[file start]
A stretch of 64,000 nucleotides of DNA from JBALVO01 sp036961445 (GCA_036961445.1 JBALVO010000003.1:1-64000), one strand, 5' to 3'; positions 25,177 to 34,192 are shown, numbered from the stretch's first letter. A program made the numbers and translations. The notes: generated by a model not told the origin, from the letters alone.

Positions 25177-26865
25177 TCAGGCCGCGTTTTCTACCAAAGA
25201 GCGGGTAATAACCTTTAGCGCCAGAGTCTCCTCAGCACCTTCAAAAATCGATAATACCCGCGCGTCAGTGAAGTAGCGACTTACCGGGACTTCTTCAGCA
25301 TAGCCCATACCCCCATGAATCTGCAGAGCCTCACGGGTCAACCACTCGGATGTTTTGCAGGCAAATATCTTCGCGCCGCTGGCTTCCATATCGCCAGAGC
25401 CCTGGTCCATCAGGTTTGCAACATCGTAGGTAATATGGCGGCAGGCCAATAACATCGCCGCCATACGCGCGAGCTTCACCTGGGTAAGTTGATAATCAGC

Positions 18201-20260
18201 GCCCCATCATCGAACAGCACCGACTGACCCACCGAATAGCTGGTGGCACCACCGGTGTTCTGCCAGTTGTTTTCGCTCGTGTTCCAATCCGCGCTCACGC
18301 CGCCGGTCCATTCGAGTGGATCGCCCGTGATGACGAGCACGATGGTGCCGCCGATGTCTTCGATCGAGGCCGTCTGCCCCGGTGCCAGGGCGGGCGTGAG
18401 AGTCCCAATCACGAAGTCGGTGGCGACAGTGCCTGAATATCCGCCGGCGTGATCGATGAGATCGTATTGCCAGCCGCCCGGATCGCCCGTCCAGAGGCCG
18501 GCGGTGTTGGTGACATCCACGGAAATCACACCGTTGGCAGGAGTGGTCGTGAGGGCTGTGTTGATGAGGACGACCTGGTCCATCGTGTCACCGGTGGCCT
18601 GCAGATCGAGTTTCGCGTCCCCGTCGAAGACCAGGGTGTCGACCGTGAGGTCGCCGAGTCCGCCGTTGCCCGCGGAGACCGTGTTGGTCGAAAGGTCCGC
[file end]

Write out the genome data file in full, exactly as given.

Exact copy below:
A stretch of 64,000 nucleotides of DNA from JBALVO01 sp036961445 (GCA_036961445.1 JBALVO010000003.1:1-64000), one strand, 5' to 3'; positions 25,177 to 34,192 are shown, numbered from the stretch's first letter. A program made the numbers and translations. The notes: generated by a model not told the origin, from the letters alone.

Positions 25177-26865
25177 TCAGGCCGCGTTTTCTACCAAAGA
25201 GCGGGTAATAACCTTTAGCGCCAGAGTCTCCTCAGCACCTTCAAAAATCGATAATACCCGCGCGTCAGTGAAGTAGCGACTTACCGGGACTTCTTCAGCA
25301 TAGCCCATACCCCCATGAATCTGCAGAGCCTCACGGGTCAACCACTCGGATGTTTTGCAGGCAAATATCTTCGCGCCGCTGGCTTCCATATCGCCAGAGC
25401 CCTGGTCCATCAGGTTTGCAACATCGTAGGTAATATGGCGGCAGGCCAATAACATCGCCGCCATACGCGCGAGCTTCACCTGGGTAAGTTGATAATCAGC

Positions 18201-20260
18201 GCCCCATCATCGAACAGCACCGACTGACCCACCGAATAGCTGGTGGCACCACCGGTGTTCTGCCAGTTGTTTTCGCTCGTGTTCCAATCCGCGCTCACGC
18301 CGCCGGTCCATTCGAGTGGATCGCCCGTGATGACGAGCACGATGGTGCCGCCGATGTCTTCGATCGAGGCCGTCTGCCCCGGTGCCAGGGCGGGCGTGAG
18401 AGTCCCAATCACGAAGTCGGTGGCGACAGTGCCTGAATATCCGCCGGCGTGATCGATGAGATCGTATTGCCAGCCGCCCGGATCGCCCGTCCAGAGGCCG
18501 GCGGTGTTGGTGACATCCACGGAAATCACACCGTTGGCAGGAGTGGTCGTGAGGGCTGTGTTGATGAGGACGACCTGGTCCATCGTGTCACCGGTGGCCT
18601 GCAGATCGAGTTTCGCGTCCCCGTCGAAGACCAGGGTGTCGACCGTGAGGTCGCCGAGTCCGCCGTTGCCCGCGGAGACCGTGTTGGTCGAAAGGTCCGC